Although some may argue that progressive metal is twenty years going past its expiry date, there are bands like Hemina to prove those naysayers wrong. Coming from the land down under, Hemina fuse stirring melodies with the sort of cerebral madness you may have come to expect from the genre. Douglas Skene (also in the neo-prog band Anubis- check ‘em out!) answered some questions I had about them, their craft, and their new album “Synthetic”, released at the dawn of 2012.
Conor: Introduce yourselves!
Doug: Hey dude, this is Dougie from Hemina. I’ll introduce the other guys. We have my main man Mitch Coull on guitar and backing vox, Jess Martin schlapping und backing vox, Phill Eltakchi providing the textural keys and Mat Irsak who is the brains and balls behind the groove. You may have noticed a different drummer played on Synthetic and that was Andrew Craig. Whilst we had a great time playing together, we had to move on for the typical musical differences that happen unfortunately in bands. You can be sure to keep an eye out on the new flavour that Mat has brought to the band giving a lot of finesse, dynamics and groove to our sound.
Conor: Hemina is an interesting name. Like your contemporary prog metallers in Haken, it is a name that intrigues me, but not one I’m all too sure how to pronounce, much less understand. What’s the story behind it?
Doug: Ok, to end the pronunciation issue which is probably my fault for not coming up with a commonly used word as a band name, it’s pronounced as Heh-mee-na or for you in the know of IPA (hemi:nʌ). It’s a Proto-Germanic word for Heaven which was chosen for its relevance to our ethereal sound palette. I also like the end of the word conveying for of a female touch (it’s actually a semi-common female name in the Indian subcontinent) and a gentle underpinning unlike the very aggressive and metallic names many bands have. It was possibly was my mindset at the time trying to distance myself from Metal which I was feeling very disenchanted with throughout the compositional process of ‘Synthetic’ between 2007-2010.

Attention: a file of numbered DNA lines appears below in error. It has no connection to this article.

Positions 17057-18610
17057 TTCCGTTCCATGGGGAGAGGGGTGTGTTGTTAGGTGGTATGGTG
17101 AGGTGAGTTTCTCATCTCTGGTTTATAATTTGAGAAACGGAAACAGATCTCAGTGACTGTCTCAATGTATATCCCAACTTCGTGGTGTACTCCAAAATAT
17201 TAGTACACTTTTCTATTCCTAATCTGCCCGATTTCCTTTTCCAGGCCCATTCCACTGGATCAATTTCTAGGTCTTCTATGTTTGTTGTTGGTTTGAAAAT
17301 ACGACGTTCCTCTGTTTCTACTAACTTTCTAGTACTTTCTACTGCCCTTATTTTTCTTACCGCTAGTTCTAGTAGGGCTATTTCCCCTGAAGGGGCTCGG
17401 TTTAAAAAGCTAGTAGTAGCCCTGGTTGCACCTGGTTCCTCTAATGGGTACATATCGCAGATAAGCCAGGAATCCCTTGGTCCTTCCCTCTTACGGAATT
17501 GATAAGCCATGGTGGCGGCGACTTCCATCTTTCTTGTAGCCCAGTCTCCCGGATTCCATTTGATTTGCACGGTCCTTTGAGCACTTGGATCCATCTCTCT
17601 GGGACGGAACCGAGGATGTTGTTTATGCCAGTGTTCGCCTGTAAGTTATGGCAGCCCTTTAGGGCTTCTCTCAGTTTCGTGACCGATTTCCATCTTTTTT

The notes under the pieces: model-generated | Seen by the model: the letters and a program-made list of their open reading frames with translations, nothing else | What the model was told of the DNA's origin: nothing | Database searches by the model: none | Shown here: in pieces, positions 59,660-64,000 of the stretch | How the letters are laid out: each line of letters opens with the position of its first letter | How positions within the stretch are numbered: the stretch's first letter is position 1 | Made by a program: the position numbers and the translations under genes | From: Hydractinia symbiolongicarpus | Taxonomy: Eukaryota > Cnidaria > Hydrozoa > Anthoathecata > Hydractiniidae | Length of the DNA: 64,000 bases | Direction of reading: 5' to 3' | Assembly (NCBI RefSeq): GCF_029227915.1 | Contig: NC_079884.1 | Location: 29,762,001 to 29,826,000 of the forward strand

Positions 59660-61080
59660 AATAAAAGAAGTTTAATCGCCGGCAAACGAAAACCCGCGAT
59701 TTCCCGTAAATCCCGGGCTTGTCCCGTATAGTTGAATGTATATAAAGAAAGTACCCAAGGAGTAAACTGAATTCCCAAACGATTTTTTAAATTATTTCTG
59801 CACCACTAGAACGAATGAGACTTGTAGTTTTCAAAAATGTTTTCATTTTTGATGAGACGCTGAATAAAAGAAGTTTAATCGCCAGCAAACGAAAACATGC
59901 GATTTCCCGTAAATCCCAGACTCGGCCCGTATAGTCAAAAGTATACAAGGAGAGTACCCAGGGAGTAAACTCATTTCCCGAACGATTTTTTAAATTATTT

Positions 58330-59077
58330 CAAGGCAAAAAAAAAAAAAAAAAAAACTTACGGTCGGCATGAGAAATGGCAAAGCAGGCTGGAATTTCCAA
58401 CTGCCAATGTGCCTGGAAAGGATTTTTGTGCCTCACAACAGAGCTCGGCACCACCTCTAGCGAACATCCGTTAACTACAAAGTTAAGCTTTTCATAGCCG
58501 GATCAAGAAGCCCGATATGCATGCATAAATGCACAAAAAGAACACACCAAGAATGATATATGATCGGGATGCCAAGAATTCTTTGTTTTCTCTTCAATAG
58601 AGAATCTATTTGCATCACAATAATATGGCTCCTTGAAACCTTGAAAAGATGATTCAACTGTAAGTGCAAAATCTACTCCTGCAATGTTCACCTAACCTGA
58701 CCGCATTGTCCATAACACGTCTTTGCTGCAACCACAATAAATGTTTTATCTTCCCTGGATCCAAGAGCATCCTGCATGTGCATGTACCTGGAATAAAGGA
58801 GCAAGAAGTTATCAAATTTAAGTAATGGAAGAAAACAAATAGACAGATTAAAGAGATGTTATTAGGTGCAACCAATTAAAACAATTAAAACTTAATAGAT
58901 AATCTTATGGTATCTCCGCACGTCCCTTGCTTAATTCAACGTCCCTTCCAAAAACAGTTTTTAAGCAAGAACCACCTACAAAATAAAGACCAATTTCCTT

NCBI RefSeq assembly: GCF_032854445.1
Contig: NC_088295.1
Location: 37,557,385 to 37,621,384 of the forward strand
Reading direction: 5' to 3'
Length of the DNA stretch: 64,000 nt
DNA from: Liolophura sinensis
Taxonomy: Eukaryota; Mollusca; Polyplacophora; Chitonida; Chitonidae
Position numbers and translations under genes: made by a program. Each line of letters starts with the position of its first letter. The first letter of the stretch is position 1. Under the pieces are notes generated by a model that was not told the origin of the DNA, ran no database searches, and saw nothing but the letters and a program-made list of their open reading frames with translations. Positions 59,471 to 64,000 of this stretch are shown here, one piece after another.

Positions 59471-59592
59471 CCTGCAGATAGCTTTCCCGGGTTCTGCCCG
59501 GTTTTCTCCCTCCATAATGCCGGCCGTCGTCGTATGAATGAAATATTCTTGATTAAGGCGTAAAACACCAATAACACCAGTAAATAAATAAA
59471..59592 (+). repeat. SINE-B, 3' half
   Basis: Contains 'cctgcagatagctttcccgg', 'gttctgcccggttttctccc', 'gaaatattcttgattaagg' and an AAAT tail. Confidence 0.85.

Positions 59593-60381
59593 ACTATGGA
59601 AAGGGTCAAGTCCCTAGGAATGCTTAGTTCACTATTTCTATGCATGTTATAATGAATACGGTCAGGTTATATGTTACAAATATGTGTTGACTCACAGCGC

Conor: If you were given five or ten words to describe your sound to a stranger and convince them to listen to Hemina, what would your answer be?
Doug: Beautiful, Melodic, Emotional, Pure, Textured, Dense, Challenging, Confronting, Dark, Light, Balanced.
Conor: One thing that really stands out to me with Hemina’s music is that there is a balance between the melodic, and cerebral elements in the sound. How do your compositions come together? Do these disparate elements spawn from different musicians, or is there a sort of understanding that you want to pursue this ‘balanced’ take on progressive metal?
Doug: Really the whole compositional process is very natural. Balance is always in mind. As the album is a concept piece and everything I seem to do has a very gestalt approach of understanding things as a part of the whole, our songs would not worth without the light and shade, and respect to the dynamic curve of especially such a long album. I like to think that the melodic elements come at the forefront and that any perceived cerebral elements are just there to serve the melodic backbone of the music. I will often have whole music structures or melodic ideas in my head which I must transcribe. We actually get all of our songs down in guitar pro so that we can refine everything til we are pleased. This will then form the skeleton of our songs which will be elaborated upon and ornamented throughout the recording process. Whilst the album I do consider to be “thinking man’s” music to a degree, I believe the themes and harmony hit the listener on a visceral and natural level. The disparate elements could be seen as the band member’s contributions to a degree but I think it’s more about the vision I/we have with having balance and we do not see it as being disparate.